Domestically, Celtic haven’t been up-to-scratch lately. And it remains unclear whether this is more than a temporary form fall-off (as happened late last year). More Scottish sides have, at last, discovered the benefit of pressing Celtic “high up the pitch.” Hibernian were the best exponents of this at Celtic Park, three days after Celtic’s Brussels triumph. And they were ten minutes from ending Celtic’s celebrated unbeaten domestic run at 57.
Celtic visit Hibernian on Sunday. The Hibees are managed by the last boss to guide Celtic to the Champions’ League’s last 16, Neil Lennon. And 67 will be the Celtic-appropriate final figure for that unbeaten domestic run if they play as they did on Wednesday.
However, they currently lead Scotland’s Premiership by seven points with a game in hand on, and games played at, their two nearest challengers. And they still produced top-form when it mattered most domestically, such as their 3-0 win at Pittodrie on 25th October against an Aberdeen side who were then only behind Celtic on goal difference.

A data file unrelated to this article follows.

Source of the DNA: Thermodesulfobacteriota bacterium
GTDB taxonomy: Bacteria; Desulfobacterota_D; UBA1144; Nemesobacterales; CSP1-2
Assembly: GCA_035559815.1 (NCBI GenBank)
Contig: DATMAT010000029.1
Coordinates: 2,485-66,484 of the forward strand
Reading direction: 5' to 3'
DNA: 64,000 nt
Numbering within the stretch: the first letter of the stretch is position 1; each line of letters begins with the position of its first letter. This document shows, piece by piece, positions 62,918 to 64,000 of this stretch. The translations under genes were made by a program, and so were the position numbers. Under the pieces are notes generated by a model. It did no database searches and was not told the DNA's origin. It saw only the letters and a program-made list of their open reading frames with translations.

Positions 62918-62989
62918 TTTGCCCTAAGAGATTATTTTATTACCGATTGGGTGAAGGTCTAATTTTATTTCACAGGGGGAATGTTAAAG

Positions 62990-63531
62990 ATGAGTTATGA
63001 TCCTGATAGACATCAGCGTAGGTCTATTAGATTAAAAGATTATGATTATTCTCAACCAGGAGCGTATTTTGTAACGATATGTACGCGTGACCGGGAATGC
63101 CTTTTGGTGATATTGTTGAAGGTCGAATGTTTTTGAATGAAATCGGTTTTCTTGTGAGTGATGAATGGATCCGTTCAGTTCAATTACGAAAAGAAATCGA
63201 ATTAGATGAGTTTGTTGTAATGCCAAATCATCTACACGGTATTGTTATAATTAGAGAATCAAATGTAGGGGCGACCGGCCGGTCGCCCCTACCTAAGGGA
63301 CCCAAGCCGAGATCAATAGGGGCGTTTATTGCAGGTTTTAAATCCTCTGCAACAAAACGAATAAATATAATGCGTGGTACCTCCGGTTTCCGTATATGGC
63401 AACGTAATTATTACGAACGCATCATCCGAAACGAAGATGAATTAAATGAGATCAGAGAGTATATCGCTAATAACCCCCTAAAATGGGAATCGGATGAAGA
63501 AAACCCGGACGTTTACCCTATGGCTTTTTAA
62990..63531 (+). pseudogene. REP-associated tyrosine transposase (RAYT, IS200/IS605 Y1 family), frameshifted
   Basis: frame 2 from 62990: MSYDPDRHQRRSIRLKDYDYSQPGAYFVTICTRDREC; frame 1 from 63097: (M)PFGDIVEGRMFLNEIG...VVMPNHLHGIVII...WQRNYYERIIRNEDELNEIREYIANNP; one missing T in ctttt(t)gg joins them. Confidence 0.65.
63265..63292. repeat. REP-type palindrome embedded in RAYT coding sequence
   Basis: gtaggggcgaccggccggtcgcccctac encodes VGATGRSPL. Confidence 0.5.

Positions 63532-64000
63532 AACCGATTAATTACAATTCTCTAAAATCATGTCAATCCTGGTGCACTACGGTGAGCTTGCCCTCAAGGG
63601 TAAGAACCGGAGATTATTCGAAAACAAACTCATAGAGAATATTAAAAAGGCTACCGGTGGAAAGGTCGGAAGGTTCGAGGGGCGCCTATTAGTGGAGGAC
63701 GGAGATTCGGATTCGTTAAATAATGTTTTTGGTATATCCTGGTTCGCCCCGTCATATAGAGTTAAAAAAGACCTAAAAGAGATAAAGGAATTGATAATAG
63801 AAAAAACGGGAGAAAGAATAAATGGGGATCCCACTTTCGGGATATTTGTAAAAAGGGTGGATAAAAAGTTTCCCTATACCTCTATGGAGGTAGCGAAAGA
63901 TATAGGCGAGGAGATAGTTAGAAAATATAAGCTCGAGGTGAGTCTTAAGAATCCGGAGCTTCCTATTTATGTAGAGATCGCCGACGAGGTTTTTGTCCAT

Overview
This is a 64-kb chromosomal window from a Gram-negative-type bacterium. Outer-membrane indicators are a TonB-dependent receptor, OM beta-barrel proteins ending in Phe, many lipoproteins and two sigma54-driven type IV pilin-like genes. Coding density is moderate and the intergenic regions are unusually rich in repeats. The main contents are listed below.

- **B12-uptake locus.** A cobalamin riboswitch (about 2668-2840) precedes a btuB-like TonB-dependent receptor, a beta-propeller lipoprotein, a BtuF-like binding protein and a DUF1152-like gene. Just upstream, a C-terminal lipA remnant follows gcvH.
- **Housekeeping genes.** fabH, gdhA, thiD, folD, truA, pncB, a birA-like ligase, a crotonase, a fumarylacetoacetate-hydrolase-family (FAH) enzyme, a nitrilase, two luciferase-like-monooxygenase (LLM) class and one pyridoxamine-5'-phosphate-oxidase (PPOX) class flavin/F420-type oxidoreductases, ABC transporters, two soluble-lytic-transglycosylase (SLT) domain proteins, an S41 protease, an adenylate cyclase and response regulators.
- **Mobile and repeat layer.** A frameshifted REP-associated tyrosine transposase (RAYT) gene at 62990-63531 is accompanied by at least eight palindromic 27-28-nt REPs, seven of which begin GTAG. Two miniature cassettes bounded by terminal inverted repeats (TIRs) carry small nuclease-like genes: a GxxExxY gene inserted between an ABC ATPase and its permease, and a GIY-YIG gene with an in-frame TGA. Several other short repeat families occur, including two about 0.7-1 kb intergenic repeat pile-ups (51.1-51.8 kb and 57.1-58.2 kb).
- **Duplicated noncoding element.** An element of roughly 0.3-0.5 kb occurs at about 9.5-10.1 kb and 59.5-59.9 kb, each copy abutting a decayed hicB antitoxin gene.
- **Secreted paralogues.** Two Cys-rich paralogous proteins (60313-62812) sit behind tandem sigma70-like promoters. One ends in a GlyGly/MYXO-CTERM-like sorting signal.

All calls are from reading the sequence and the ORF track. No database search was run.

Celtic’s situation, off-the-radar domestically but off-the-pace internationally, is a modern football phenomenon. Domestically dominant via the excessive financial advantage conferred on Champions League qualifiers from leagues with financially-puny broadcast deals, especially those with a multi-national reach. Internationally dominated by Champions League qualifiers from nations with financially- ripped broadcast deals and a multi-national reach.
Neither gap looks like closing significantly in the short-term. Not domestically, unless or until Aberdeen become a bigger operation on-and-off-the-pitch and while Rangers insanely insist that they are the club they once were, in any sense beyond the supremacist fcukwittery of “we are the people.” Not internationally, until Celtic get that defence sorted…and very possibly not even then, given the more difficult “champions route” to qualification under the Champions League’s structure for the “2018-2021 cycle.”
However, if their outclassing by a slick-but-limited Anderlecht has re-focussed the relevant minds within the club on those issues, it may prove a long-term victory (at £200 for travel, hotel and tickets, I have to believe that). That €1.5m would have been handy, though.